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Harper's Encyclopedia of United States History (ed. Benson Lossing) 165 165 Browse Search
Lucius R. Paige, History of Cambridge, Massachusetts, 1630-1877, with a genealogical register 41 41 Browse Search
Knight's Mechanical Encyclopedia (ed. Knight) 27 27 Browse Search
Benjamin Cutter, William R. Cutter, History of the town of Arlington, Massachusetts, ormerly the second precinct in Cambridge, or District of Menotomy, afterward the town of West Cambridge. 1635-1879 with a genealogical register of the inhabitants of the precinct. 22 22 Browse Search
Baron de Jomini, Summary of the Art of War, or a New Analytical Compend of the Principle Combinations of Strategy, of Grand Tactics and of Military Policy. (ed. Major O. F. Winship , Assistant Adjutant General , U. S. A., Lieut. E. E. McLean , 1st Infantry, U. S. A.) 14 14 Browse Search
Cambridge History of American Literature: volume 1, Colonial and Revolutionary Literature: Early National Literature: Part I (ed. Trent, William Peterfield, 1862-1939., Erskine, John, 1879-1951., Sherman, Stuart Pratt, 1881-1926., Van Doren, Carl, 1885-1950.) 12 12 Browse Search
The Daily Dispatch: March 13, 1862., [Electronic resource] 10 10 Browse Search
Wendell Phillips, Theodore C. Pease, Speeches, Lectures and Letters of Wendell Phillips: Volume 1 9 9 Browse Search
Cambridge History of American Literature: volume 3 (ed. Trent, William Peterfield, 1862-1939., Erskine, John, 1879-1951., Sherman, Stuart Pratt, 1881-1926., Van Doren, Carl, 1885-1950.) 8 8 Browse Search
Cambridge History of American Literature: volume 2 (ed. Trent, William Peterfield, 1862-1939., Erskine, John, 1879-1951., Sherman, Stuart Pratt, 1881-1926., Van Doren, Carl, 1885-1950.) 7 7 Browse Search
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Browsing named entities in Horace Greeley, The American Conflict: A History of the Great Rebellion in the United States of America, 1860-65: its Causes, Incidents, and Results: Intended to exhibit especially its moral and political phases with the drift and progress of American opinion respecting human slavery from 1776 to the close of the War for the Union. Volume I.. You can also browse the collection for 1793 AD or search for 1793 AD in all documents.

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vention; for, beside affording the raw material for their manufacturers, the bulkiness and quantity of the article afford a valuable employment for their shipping. Mr. Whitney's patent expired in 1808, leaving him a poorer man, doubtless, than though he had never listened to the suggestions of his friend Mrs. Greene, and undertaken the invention of a machine, by means of which the annual production of cotton in the Southern States has been augmented from some five or ten thousand bales in 1793 to over five millions of bales, or one million tons, in 1859; this amount being at least three-fourths in weight, and seven-eighths in value, of all the cotton produced on the globe. To say that this invention was worth one thousand millions of dollars to the Slave States of this country, is to place a very moderate estimate on its value. Mr. Whitney petitioned Congress, in 1812, for a renewal of his patent, setting forth the costly and embarrassing struggles he had been forced to make in d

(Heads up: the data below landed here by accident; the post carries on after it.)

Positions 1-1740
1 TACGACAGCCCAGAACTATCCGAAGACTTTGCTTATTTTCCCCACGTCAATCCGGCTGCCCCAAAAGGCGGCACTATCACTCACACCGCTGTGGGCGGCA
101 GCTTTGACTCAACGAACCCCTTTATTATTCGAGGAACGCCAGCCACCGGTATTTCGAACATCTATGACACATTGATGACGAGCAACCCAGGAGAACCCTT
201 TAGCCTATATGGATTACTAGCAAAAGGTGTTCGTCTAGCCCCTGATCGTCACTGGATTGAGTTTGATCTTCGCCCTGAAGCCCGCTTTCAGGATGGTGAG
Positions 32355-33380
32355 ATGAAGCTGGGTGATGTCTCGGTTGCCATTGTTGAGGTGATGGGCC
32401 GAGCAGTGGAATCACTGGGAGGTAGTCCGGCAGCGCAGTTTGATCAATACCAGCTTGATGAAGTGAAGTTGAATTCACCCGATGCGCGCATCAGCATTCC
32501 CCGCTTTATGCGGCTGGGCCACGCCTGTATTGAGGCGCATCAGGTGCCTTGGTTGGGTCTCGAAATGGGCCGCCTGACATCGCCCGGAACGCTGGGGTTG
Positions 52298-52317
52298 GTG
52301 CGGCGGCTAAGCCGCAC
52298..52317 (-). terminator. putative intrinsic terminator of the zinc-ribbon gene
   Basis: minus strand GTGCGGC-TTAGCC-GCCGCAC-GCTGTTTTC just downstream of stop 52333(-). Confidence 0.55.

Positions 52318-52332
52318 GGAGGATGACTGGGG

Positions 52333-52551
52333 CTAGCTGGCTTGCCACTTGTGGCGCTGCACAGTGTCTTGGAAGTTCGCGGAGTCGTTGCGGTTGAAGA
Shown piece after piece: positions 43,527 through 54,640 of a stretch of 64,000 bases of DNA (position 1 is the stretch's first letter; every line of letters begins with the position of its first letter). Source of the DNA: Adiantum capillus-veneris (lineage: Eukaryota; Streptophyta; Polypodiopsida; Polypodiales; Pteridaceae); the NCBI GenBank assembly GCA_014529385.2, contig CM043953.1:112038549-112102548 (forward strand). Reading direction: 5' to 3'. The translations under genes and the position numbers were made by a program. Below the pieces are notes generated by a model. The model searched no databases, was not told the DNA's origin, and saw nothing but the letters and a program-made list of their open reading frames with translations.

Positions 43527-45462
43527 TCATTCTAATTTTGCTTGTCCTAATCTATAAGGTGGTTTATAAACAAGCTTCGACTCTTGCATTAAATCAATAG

oinsett did not make the offer, perceiving that it would only irritate and alienate the Mexicans to no good purpose. In 1829, Mr. Van Buren, as Gen. Jackson's Secretary of State, instructed our Minister at Mexico to make a similar offer of four or five millions for Texas, including no part of the valley of the Rio Grande, nor of that of the Nueces, this side of it, and, of course, no part of New Mexico. Still, Mexico would not sell. Sam Houston, born in Rockbridge County, Virginia, in 1793, had early migrated to Tennessee, settling very near the reserved lands of the Cherokee Indians, to whom he speedily absconded, living three years among them. More than twenty years later — having, meantime, been a gallant soldier in the War of 1812, an Indian agent, a lawyer, district attorney, major-general of militia, member of Congress, and Governor of Tennessee--he abruptly separated from his newly-married wife, and repaired again to the Cherokees, now settled west of the Mississippi, b
without Slavery, as their constitution may prescribe at the time of their admission. This was also adopted, as follows: Yeas 33--same as on the first resolve, less Brown, Mallory, and Pugh; Nays 12--Bingham, Chandler, Dixon, Foot, Foster, Hale, Pugh, Simmons, Ten Eyck, Trumbull, Wade, and Wilson. 0 7. Resolved, That the provision of the Constitution for the rendition of fugitives from service or labor, without the adoption of which the Union could not have been formed, and the laws of 1793 and 1850, which were enacted to secure its execution, and the main features of which, being similar, bear the impress of nearly seventy years of sanction by the highest judicial authority, should be honestly and faithfully observed and maintained by all who enjoy the benefit of our compact of union, and that all acts of individuals or of State Legislatures to defeat the purpose or nullify the requirements of that provision, and the laws made in pursuance of it, are hostile in character, subve